Two years ago, Pandora went public and Spotify launched in the US. If 2011 was the year streaming music exploded, then 2012 was the year of the backlash. Artists, labels, bloggers, and the music industry in general have criticized these new, popular services for not paying enough in royalties to the rights holders.
It escalated into a debate with Congress in the form of the Internet Radio Fairness Act, a bill that aims to change the way royalty rates are set. It created some interesting bedfellows when traditional radio giant Clear Channel joined forces with its digital disruptors to push the act forward. Clear Channel is also paying royalties out the nose on its iHeartRadio service, which is free and currently does not monetize with ads. The latest on the act is that Congress killed it without a vote after an initial hearing, because it was introduced too late to be voted on. It will likely be re-introduced in 2013 under a different name.
In preparation for a SXSW panel called “The Fight for Fair Fees,” featuring reps from Pandora, Triton Digital, and RCA Records, I’ve had many discussions about the definition of “fair.” If digital pennies — or really, fractions of pennies — are killing the music industry, then how much should streaming sites like Spotify and Pandora pay artists?
Right now they’re paying so much they’re not even profitable. Pandora pays out more than 60 percent of its revenues to artists. Spotify’s rate is closer to 70 percent, paying out $500 million last year. Up until 2012, Spotify had paid out $500 million total between 2008 and 2012. The services often point to these numbers, and their own balance sheets, as evidence that they are compensating artists well. Perhaps more importantly, they note that the sums they pay are vastly higher than terrestrial radio’s going rate of zero dollars, or satellite radio, which pays a rate slightly higher than zero.
But all of that doesn’t change the reality of a shrinking music industry. It’s a third of what it was just 10 years ago, and artists are waiting for something to make up for the lost income. Spotify and Pandora were heralded as their saviors. Looking at a $7 check from Spotify, it’s clear that hasn’t happened yet.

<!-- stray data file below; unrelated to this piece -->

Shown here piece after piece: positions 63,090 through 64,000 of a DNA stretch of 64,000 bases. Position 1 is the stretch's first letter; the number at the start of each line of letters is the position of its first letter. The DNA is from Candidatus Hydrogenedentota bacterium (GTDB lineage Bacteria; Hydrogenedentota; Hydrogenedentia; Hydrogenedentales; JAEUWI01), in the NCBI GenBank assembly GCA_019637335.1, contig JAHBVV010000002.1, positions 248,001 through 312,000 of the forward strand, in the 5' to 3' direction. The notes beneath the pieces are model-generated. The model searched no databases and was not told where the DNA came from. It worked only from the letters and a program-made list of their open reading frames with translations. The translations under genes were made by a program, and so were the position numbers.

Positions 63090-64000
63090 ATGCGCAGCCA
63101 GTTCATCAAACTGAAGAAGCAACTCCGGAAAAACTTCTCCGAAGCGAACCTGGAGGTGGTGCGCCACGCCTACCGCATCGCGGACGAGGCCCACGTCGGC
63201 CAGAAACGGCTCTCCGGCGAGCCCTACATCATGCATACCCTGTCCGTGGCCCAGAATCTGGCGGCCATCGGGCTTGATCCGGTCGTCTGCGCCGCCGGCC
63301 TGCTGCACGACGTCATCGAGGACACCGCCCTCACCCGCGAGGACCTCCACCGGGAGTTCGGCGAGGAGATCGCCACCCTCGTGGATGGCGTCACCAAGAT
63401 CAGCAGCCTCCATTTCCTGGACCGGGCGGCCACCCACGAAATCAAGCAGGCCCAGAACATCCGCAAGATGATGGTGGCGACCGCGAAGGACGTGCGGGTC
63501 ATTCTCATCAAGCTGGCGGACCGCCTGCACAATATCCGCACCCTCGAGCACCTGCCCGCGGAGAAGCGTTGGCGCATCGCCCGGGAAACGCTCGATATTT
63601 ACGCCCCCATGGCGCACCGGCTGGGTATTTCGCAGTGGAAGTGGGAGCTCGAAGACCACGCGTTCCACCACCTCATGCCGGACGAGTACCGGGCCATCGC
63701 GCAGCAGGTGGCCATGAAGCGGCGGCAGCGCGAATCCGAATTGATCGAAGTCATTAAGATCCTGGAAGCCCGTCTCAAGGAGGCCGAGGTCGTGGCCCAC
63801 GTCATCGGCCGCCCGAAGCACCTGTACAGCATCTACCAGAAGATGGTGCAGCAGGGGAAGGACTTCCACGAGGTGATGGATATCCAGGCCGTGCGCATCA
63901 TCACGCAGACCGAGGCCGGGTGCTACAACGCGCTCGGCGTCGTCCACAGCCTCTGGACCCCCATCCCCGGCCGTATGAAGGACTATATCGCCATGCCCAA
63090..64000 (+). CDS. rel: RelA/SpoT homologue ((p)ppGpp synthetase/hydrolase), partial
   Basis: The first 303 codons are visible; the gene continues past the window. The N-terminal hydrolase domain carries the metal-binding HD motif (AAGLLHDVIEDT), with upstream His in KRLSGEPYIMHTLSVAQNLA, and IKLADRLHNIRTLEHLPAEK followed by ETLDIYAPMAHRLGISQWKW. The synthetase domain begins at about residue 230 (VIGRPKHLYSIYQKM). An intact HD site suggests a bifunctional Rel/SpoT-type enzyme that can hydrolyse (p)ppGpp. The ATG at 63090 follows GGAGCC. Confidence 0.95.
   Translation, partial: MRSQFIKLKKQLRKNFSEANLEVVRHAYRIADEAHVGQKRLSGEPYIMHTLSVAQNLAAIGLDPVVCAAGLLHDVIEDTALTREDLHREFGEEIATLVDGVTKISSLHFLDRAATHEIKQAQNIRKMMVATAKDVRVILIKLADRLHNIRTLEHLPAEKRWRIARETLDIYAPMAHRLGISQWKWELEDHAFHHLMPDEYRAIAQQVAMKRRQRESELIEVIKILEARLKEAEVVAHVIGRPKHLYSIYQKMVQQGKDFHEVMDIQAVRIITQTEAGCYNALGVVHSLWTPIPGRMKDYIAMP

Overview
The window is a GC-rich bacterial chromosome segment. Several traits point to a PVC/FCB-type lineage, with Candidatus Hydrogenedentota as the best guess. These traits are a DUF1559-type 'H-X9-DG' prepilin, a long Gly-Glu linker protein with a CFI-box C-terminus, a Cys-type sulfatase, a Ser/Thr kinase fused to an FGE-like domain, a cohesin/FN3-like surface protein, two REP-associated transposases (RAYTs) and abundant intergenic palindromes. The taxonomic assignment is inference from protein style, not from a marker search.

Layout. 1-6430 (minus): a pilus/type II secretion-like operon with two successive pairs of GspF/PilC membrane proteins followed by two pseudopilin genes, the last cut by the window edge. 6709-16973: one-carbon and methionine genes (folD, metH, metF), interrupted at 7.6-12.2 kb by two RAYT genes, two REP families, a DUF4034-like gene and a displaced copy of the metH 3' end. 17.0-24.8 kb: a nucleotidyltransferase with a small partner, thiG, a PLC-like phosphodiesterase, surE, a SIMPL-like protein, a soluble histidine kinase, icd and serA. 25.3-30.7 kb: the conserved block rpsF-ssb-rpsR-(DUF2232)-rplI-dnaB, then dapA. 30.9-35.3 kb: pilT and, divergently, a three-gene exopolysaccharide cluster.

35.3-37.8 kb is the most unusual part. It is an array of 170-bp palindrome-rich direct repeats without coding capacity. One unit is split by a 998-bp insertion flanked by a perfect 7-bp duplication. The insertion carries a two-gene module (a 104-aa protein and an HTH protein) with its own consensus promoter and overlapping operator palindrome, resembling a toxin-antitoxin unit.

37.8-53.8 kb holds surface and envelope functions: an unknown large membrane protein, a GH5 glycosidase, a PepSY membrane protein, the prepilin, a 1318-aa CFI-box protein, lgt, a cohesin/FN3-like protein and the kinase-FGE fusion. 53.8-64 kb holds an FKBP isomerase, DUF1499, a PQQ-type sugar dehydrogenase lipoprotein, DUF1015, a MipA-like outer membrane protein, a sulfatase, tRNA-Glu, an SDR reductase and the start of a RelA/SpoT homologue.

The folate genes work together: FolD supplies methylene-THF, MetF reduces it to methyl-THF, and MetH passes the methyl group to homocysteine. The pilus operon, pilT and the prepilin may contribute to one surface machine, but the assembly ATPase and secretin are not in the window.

Dave Allen, the bass player from Gang of Four, has been vocal about his dissatisfaction with the current streaming solutions. I asked him how he can be angry when this money is incremental to what he would have gotten. Any check he gets from Pandora is new money he wasn’t making from traditional radio, right? But speaking to him, I realized that it’s not about whether Spotify and Pandora are paying a fair rate. It’s that they’re not paying enough to make up for what has been lost in the transition to digital.
“Our recording royalties dropped off the map with Napster, and this was supposed to incrementally fill that gap,” Allen said. “At least 75 percent of (musicians) relied on that income in some capacity,” he said. His recording royalties once brought in thousands of dollars a year; now it’s closer to hundreds of dollars. “It’s not livable,” he said.
A valid point, which plenty of other artists support. Billy Joel, Rihanna, Missy Elliott, and 123 other artists spoke out against Pandora and Clear Channel’s Internet Radio Fairness Act. Indie artists like Erin McKeown, Damon Krukowski and Grizzly Bear have spoken out about the fractions of pennies they get from streaming services. These arguments all ignore two important points:
1. Digital markets are simply smaller than analog ones. Consumers are smart enough to know that a download of a file should not cost as much as a physical CD that had to be manufactured and shipped. And so they cost less, and the margins are smaller. That fact is difficult for traditional incumbents to accept. How can they invest in new markets knowing they’ll make less money from them?
This is not unique to the music industry. It happened in media when journalists traded their cushy one-feature-a-month jobs for HuffPo-style aggregation factories. And in graphic design, crowdsourcing sites like 99Designs dramatically lowered the cost of design work. A similar thing happened in software through the open source movement: Martin Mikos of open source pioneer MYSQL famously said he wanted to shrink the database market from $8 billion to $3 billion and take a third of it. It’s even happening with venture capital now — digital platforms like AngelList has made investing so efficient that the head of the NVCA believes VC’s have worked themselves out of a job. Why should musicians get to be the exception?